GIINGL: LNG import growth highest since 2010

GIINGL: LNG import growth highest since 2010Image courtesy of GIINGL

The international group of liquefied natural gas importers (GIIGNL), reported the highest rise in LNG supply since 2010. 

Global imports of liquefied natural gas in 2017 reached 289.8 million tons, jumping 9.9 percent compared to the previous year.

The organization noted only one country, Malta, entered the importers’ circle in 2017 bringing the total number to 40, while the exporting countries number remained at 19.

The surge in LNG supply was driven by new production from Australia (+10.7 MT) and from the United States (+9.6 MT) as well as by the better performance of existing liquefaction plants in Algeria, Angola and Nigeria (+6.2 MT).

In opposite direction, supplies from the Middle East decreased by 2.3 MT as a result of scheduled and unscheduled maintenance in Qatar.

Out of the five new onshore liquefaction trains coming online in 2017, two were in Australia and the United States each with one starting up in Russia. Malaysia’s giant Petronas added the only floating liquefaction train of the year.

The Pacific Basin remains the largest source of LNG supplies with 131.4 MT or 45.3 percent of the global market, followed by the Middle East (31.5 percent) and the Atlantic Basin (23.2 percent). Due to the decline in production from Qatar, the gap between supplies from the Pacific Basin and the Middle East has widened, from 25 MT in 2016 to 40 MT in 2017, while the gap between the Atlantic Basin and the Middle East narrowed from 42.2 MTPA to 24.2 MT.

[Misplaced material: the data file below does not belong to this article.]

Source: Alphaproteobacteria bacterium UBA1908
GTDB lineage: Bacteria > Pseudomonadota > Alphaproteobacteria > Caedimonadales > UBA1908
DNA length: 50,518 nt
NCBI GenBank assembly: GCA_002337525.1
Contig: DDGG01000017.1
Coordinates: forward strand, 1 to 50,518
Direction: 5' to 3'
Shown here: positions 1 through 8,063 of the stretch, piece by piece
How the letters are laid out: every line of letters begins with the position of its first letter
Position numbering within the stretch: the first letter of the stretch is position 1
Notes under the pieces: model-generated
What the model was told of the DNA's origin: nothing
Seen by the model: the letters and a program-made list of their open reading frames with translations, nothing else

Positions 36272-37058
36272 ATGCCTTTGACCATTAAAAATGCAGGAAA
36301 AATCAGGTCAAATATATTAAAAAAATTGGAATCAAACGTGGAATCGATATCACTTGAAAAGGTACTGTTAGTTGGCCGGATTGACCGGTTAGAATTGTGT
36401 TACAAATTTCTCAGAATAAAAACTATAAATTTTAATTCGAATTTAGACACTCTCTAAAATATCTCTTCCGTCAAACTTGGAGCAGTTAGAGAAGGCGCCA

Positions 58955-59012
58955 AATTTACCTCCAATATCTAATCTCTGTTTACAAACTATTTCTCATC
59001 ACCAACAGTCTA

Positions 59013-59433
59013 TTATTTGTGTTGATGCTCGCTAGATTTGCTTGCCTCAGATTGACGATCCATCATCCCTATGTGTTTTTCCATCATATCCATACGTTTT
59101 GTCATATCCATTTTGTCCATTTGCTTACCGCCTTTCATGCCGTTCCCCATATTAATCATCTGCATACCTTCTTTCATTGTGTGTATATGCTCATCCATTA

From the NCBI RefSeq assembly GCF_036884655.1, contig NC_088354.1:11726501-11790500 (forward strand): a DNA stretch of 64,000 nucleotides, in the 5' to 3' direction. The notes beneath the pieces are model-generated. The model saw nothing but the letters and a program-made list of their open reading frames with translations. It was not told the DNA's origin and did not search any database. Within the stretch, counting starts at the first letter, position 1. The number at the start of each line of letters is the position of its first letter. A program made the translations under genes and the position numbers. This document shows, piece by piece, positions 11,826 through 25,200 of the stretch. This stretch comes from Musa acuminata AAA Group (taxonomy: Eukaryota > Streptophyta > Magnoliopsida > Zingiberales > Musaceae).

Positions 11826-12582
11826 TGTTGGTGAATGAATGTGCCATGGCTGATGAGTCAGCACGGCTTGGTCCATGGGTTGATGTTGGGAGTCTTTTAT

On the import side, Japan remained the top importer with 83.5 MT or a 28.8 percent market share, followed by China (39 MT) that saw its imports climb by 42.3 percent overtaking South Korea despite the latter showing an increase in imports underpinned by demand in the power sector.

Power generation sector pushed European net imports up 19.5 percent in 2017, the American region saw a 4.1 percent rise while the Middle East was the only region reporting imports decline by 9.1 percent.

Spot and short-term imports have also experienced a rise during the year under review reaching 77.5 MT in 2017 combined, up from 75.5 MT in 2016, although the share in total LNG imports remained flat at around 27 percent, GIINGL’s report reads.

In 2017 a total of 2.6 MT of LNG was re-exported from 12 countries to 20 destination countries, down from 4.5 MT in 2016 because of narrower price differentials between markets for much of the year and due to the increased availability of destination flexible LNG.

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